Flow opens with the glorious Crow Hill, an Alexi Tuomarila number, which is ironic because it is airlifted by the exploding thermals of Nicolas Kummert’s aeolian saxophone.
I was certain it was a saxophonist’s composition but no, Tuomarila, responsible for four of the nine tracks, is never less than harmonically edifying in what he does, and Flow is sublime.
Some recent recordings, such as Songs To the North Sky by Tim Garland, and Colorfield by Romain Pilon (with Walter Smith III on tenor sax), open with similarly bright and bountiful sax lines, and they are a terrific hook for the listener.
The genesis of Flow is complex in the telling: the Alexi Tuomarila Quartet was one of many bands left high and dry when, without warning, Warner Jazz ditched all its recording artistes.
A decade of performing and recording later, Tuomarila, from Finland, and Kummert, from Belgium, felt the time was right to reunite the original quartet.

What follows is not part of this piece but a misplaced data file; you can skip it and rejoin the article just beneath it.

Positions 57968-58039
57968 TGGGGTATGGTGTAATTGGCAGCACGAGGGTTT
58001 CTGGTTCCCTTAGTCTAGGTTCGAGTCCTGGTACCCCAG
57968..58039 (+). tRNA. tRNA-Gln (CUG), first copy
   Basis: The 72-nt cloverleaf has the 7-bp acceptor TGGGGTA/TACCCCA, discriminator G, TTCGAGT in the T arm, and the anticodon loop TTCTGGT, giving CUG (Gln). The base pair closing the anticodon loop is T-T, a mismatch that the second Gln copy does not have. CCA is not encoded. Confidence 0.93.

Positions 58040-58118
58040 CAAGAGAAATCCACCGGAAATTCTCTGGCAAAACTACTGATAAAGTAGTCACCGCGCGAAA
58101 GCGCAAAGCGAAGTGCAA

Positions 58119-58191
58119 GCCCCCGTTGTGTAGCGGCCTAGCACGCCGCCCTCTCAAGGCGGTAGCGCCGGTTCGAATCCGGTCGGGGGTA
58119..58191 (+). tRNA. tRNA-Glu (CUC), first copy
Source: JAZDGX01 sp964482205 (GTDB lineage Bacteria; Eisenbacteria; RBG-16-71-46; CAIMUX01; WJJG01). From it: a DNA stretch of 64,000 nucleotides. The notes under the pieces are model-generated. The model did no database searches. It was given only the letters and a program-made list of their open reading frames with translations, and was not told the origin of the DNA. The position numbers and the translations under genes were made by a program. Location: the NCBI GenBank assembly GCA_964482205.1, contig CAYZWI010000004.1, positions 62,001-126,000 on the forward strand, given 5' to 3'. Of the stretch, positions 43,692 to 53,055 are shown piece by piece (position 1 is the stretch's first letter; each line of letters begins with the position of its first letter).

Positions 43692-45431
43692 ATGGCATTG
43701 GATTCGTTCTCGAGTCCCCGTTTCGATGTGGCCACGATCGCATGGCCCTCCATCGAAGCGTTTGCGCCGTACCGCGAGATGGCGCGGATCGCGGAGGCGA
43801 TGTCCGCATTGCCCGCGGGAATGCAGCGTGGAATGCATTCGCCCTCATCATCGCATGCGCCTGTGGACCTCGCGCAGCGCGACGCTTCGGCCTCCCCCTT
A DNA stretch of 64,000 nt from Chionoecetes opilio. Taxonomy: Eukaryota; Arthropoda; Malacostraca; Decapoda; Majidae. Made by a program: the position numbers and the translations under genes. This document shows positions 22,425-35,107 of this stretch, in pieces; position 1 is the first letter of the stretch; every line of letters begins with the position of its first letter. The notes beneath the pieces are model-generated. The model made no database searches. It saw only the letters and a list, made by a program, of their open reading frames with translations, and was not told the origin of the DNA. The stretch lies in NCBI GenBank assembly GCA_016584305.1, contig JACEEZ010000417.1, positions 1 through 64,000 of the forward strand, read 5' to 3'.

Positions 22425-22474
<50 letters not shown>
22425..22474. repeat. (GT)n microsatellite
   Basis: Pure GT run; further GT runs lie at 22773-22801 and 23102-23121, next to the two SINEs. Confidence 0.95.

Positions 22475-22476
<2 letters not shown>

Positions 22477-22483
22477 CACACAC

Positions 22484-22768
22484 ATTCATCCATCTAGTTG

So Flow is the marriage of the original quartet’s youth and vitality and the intervening years’ experience of touring and recording with other musicians.
The fresh compositions encompasses all that is synonymous about the first quartet: shifting time signatures, rhythmic interplay and ebullient turns of phrase, with Axel Gilain on double bass and Teun Verbruggen on drums
All of the compositions, bar Sting’s King of Pain, an arrangement not a million miles in tone from Brad Mehldau’s repertoire, are by Tuomarila and Kummert, who even supplies the vocals on Nothing Ever Lasts.
With echoes of Keith Jarret’s European Quartetet, the writing, and Crow Hill, Lighthouse and Breathing Out My Soul are high points, is vibrant and fresh, the hallmarks of both originality and experience: this is a tight unit, combining both riffs and melodies seguing the improvisation of Tuomarila and Kummert.